Great migration of African Americans to Hartford, Connecticut, 1910–1930: A GIS analysis at the neighborhood and street level

Kurt Schlichting, Peter Tuckel, Richard Maisel

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    Abstract

    The Great Migration of African Americans from the South at the beginning of the twentieth century had an enormous impact on cities in the Midwest and North including Hartford, Connecticut. This study examines the movement of African Americans to Hartford at the neighborhood and street level. The new arrivals, many from Georgia recruited to work in the Connecticut River valley tobacco farms, joined long-established African American residents of Hartford. A geographic information system (GIS) analysis at the street level illustrates residential differences within the African American community based on place of birth, socioeconomic status, and voting. In the north end of Hartford migrants from Georgia and Eastern European immigrants, for a moment in historical time, shared residential space at the street level. However the Eastern European immigrants had higher occupation status and moved out of the North End neighborhoods, which became increasingly racially segregated as the Great Migration continued.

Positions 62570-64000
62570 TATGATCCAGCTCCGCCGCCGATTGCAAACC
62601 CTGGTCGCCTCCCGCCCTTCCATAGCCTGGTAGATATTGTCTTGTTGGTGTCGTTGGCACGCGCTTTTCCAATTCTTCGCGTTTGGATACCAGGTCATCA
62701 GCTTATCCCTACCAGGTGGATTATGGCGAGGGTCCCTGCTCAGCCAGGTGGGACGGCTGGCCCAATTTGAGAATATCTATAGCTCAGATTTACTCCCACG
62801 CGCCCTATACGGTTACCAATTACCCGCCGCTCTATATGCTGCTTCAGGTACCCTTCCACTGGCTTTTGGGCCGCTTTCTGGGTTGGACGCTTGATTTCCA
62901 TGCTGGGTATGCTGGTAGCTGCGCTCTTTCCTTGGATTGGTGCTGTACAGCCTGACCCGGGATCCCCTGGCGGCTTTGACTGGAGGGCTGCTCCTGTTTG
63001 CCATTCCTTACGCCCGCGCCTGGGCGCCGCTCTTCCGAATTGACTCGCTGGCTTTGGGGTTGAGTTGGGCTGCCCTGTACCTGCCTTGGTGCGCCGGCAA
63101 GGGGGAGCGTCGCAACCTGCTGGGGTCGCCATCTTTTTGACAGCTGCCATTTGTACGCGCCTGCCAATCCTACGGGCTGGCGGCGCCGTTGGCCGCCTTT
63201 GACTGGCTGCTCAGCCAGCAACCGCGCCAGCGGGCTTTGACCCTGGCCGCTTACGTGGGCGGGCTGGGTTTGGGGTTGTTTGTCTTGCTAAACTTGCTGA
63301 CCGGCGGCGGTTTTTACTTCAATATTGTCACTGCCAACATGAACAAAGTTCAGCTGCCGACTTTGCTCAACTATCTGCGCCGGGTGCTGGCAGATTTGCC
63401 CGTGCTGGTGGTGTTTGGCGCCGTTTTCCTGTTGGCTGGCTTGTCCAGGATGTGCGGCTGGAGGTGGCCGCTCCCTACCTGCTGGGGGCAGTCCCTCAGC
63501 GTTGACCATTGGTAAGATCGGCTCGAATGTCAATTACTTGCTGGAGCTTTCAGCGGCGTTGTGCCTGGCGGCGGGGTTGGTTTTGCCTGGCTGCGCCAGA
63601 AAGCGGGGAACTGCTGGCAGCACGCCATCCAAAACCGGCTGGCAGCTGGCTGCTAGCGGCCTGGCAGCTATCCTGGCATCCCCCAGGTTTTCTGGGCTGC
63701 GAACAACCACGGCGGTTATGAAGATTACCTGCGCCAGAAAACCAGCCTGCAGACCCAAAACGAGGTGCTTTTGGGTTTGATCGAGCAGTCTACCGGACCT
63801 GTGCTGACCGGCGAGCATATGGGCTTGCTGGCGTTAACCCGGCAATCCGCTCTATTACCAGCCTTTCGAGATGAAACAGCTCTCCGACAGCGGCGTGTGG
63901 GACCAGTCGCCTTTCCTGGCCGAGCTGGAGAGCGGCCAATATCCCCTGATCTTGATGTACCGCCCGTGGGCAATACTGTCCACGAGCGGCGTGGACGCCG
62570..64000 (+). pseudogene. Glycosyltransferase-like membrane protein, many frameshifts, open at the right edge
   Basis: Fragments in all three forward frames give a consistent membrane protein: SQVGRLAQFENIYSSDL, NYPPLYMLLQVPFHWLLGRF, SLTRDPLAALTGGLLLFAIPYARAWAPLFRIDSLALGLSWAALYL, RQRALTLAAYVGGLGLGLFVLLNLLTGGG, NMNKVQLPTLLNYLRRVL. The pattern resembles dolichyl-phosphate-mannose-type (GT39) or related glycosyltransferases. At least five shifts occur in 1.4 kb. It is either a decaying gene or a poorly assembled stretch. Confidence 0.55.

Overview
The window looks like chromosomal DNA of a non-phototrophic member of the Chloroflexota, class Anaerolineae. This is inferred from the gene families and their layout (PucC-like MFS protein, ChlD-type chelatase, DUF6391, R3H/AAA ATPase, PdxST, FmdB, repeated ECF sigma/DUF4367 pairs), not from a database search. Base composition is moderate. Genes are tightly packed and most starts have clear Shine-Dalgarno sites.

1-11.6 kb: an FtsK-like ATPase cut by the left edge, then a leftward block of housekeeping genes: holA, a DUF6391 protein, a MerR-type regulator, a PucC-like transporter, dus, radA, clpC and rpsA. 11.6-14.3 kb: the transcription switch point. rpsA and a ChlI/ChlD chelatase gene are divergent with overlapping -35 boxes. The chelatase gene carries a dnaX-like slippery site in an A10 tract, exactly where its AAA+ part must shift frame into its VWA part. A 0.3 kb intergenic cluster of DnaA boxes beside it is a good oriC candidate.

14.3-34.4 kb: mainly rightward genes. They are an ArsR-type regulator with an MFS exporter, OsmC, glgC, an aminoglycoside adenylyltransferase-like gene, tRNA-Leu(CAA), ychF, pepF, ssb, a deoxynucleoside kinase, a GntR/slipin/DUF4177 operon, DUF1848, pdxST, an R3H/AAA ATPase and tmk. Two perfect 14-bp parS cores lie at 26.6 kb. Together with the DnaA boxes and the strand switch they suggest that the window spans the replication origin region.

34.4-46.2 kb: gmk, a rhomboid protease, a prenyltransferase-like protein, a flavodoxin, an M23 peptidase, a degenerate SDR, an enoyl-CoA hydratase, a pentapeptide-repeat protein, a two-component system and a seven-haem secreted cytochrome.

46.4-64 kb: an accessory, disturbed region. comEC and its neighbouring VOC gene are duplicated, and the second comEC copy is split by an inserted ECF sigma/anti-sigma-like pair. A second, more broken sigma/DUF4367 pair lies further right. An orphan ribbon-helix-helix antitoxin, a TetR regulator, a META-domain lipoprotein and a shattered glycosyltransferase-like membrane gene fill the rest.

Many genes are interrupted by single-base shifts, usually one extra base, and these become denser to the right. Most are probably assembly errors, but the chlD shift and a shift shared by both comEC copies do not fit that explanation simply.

Original languageEnglish (US)
    Pages (from-to)287-310
    Number of pages24
    JournalSocial Science History
    Volume39
    Issue number2
    DOIs
    StatePublished - Aug 25 2015

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    ASJC Scopus subject areas

    • History
    • Social Sciences (miscellaneous)

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